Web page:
I viewed a used car in the dark. I bought it but have since discovered cosmetic issues. What now?

I just bought a 3-year-old car from a main Toyota dealer. It was top money. The advert did not give any indication of the condition but you would expect a decent condition for a car with only 16,300 miles on the clock. The inside was covered in scratches on the plastic and the door sills. I've never seen anything like it before. I viewed it in the dark and all seemed ok. The paintwork felt like sandpaper. What is my best course of action, if any, as I signed on the dotted line 7 days ago?

Asked on 26 October 2020 by mikewiththemmtyaris

Answered by Georgia Petrie
You may be able to reject the car under the Consumer Rights Act, however, the fact that the issues are cosmetic may mean that's not an option. I'd also contact the Toyota dealer first as rejecting a car can be quite a process, and the dealer may refuse your rejection. Essentially, the 'early right to reject' states that you have a legal right to reject a vehicle that doesn't meet the specified standards within 30 days. The 2015 Consumer Rights Act theoretically gives you the statutory right to reject a new or used car (or anything else) within 30 days of purchase if any fault is found. However, this has still to be verified in the courts. A reputable new or used car dealer may have also signed up to 'Alternative Dispute Resolution' (arbitration) under an Industry Code of Practice.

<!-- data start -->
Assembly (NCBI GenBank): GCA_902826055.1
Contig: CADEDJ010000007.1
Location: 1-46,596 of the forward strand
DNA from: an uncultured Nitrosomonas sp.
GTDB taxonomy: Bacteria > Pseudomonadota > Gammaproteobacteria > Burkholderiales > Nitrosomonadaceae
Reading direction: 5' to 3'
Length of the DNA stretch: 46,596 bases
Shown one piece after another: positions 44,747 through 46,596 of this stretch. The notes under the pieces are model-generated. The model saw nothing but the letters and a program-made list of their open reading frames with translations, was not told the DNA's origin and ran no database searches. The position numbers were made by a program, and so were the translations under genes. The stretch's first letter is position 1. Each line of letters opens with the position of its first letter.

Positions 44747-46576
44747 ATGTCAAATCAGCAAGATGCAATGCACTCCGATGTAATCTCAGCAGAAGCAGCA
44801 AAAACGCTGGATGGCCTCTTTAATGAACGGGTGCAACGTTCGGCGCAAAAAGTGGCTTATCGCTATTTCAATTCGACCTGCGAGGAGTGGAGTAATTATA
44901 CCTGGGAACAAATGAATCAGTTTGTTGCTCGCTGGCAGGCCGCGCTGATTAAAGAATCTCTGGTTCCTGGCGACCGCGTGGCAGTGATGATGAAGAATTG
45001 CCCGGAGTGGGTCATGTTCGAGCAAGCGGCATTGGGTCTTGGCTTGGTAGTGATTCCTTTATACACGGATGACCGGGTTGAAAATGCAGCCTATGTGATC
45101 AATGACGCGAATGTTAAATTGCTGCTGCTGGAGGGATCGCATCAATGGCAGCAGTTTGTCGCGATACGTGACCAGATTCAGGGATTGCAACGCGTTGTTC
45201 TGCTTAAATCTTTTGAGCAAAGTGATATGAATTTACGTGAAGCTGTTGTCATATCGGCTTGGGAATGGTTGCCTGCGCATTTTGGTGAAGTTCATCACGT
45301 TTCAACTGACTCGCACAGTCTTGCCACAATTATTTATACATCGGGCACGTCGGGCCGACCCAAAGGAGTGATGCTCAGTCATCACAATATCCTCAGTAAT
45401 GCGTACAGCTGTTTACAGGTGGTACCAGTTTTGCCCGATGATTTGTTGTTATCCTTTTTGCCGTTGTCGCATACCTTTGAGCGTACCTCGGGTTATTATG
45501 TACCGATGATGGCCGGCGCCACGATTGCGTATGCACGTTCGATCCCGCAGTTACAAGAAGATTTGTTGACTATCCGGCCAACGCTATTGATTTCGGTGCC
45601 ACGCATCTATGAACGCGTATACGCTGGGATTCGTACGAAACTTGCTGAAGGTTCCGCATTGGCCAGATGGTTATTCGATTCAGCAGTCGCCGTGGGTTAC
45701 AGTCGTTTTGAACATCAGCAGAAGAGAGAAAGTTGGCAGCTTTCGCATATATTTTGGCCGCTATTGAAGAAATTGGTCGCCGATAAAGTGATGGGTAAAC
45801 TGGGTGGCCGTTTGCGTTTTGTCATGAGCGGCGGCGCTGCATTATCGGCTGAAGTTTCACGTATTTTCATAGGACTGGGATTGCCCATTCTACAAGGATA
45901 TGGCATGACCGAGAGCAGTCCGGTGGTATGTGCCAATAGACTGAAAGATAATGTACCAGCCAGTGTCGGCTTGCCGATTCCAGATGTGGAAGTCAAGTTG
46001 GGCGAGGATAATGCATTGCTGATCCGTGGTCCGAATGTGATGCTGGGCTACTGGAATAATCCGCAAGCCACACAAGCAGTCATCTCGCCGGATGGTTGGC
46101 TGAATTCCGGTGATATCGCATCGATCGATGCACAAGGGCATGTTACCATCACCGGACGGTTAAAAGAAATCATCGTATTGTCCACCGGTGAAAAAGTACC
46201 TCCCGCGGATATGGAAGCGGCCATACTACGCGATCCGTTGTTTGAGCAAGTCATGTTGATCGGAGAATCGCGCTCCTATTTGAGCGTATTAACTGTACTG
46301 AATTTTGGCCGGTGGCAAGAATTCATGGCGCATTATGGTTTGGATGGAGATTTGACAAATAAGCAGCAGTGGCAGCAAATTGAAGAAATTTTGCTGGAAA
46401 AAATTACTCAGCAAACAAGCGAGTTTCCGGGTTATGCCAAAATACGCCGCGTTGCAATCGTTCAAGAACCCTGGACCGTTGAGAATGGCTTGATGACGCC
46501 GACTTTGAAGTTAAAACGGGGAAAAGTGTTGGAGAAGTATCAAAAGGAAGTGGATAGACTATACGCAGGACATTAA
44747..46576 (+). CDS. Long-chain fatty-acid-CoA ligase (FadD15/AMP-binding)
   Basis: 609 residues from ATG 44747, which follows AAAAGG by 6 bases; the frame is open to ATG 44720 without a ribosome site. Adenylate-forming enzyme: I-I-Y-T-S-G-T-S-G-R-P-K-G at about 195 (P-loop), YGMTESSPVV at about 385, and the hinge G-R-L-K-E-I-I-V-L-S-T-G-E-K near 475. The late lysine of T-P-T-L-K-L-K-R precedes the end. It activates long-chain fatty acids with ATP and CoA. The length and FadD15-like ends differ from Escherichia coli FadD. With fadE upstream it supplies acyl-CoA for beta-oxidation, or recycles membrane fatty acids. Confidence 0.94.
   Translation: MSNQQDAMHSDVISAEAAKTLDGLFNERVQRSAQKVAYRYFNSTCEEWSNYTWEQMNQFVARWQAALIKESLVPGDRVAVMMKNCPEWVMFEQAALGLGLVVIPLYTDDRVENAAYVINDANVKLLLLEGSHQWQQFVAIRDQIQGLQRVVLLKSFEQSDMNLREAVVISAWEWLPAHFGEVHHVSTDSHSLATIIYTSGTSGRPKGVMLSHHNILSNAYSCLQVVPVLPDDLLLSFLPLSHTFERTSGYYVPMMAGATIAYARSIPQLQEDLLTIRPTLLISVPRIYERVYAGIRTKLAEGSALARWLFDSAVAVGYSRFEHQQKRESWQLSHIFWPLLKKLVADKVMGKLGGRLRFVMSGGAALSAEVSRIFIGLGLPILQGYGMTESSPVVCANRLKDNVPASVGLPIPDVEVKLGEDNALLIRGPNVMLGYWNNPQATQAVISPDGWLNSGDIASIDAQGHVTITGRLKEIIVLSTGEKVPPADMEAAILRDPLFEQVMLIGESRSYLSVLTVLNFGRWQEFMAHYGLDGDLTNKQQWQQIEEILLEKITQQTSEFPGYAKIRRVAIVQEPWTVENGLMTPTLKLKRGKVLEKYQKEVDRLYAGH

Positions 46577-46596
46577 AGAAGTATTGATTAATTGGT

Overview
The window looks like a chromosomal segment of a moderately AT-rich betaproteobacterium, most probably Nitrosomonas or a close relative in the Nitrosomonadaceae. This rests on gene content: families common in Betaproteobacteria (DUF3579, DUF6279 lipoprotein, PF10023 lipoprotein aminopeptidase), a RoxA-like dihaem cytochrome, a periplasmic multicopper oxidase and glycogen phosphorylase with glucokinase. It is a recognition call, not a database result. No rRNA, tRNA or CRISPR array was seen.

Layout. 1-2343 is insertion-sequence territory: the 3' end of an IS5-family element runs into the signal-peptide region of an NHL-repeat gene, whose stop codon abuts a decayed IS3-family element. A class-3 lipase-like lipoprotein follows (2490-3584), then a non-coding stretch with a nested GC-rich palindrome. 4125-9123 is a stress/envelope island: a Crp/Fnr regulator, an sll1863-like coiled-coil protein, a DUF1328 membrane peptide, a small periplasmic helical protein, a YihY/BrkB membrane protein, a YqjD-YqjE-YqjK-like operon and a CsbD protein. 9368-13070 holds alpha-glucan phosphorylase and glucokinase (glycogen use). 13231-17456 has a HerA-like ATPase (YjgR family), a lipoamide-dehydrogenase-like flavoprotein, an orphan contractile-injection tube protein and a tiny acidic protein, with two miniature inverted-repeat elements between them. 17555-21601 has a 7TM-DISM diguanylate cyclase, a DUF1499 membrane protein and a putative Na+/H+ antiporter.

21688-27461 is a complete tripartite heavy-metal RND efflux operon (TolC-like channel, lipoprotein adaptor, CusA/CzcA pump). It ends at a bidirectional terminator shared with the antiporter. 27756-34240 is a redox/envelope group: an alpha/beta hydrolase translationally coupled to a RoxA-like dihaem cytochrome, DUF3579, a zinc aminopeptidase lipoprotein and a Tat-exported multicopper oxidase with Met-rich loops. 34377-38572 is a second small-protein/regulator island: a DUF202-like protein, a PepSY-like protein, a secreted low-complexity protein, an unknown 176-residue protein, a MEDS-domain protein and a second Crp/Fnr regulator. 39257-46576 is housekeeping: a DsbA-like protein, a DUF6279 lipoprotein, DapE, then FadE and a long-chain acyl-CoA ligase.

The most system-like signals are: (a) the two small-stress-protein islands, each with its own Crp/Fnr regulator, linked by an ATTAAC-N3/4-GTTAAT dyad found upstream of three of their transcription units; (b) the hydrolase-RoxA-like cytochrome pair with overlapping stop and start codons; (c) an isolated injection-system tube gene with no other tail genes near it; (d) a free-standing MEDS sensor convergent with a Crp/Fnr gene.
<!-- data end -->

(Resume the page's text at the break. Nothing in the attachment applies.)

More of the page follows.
But, you only retain the right to reject the car if there is something fundamentally wrong with it. This includes faults that were present - or developing - when you bought the car, or it was received in a condition that does not match what you were told. Cosmetic issues or minor faults aren't usually reasons to reject a vehicle. These sorts of issues should be dealt with under warranty if you have one. So it'll depend on how the car's condition was described.

We would suggest chatting some more with the dealer about the issue, as well as discussing some form of goodwill gesture to make up for the hassle. However, considering you saw the car (regardless of the fact it was dark) and then signed it after seeing it - you may have lost the see rights as you saw the condition yourself. If the dealer is unwilling to give you your money back or figure out another course of action, then you can try to move onto the next steps.

Consider contacting the Motor Ombudsman or the Financial Ombudsman. You could also contact Trading Standards if you feel that the dealer has breached the Consumer Rights Act. An engineer’s inspection can also be useful, but you'd have to pay for that yourself. The final route should be court because it's very costly and there's no guarantee you will win even with a solicitor. But if all else fails, that's the option you're left with.
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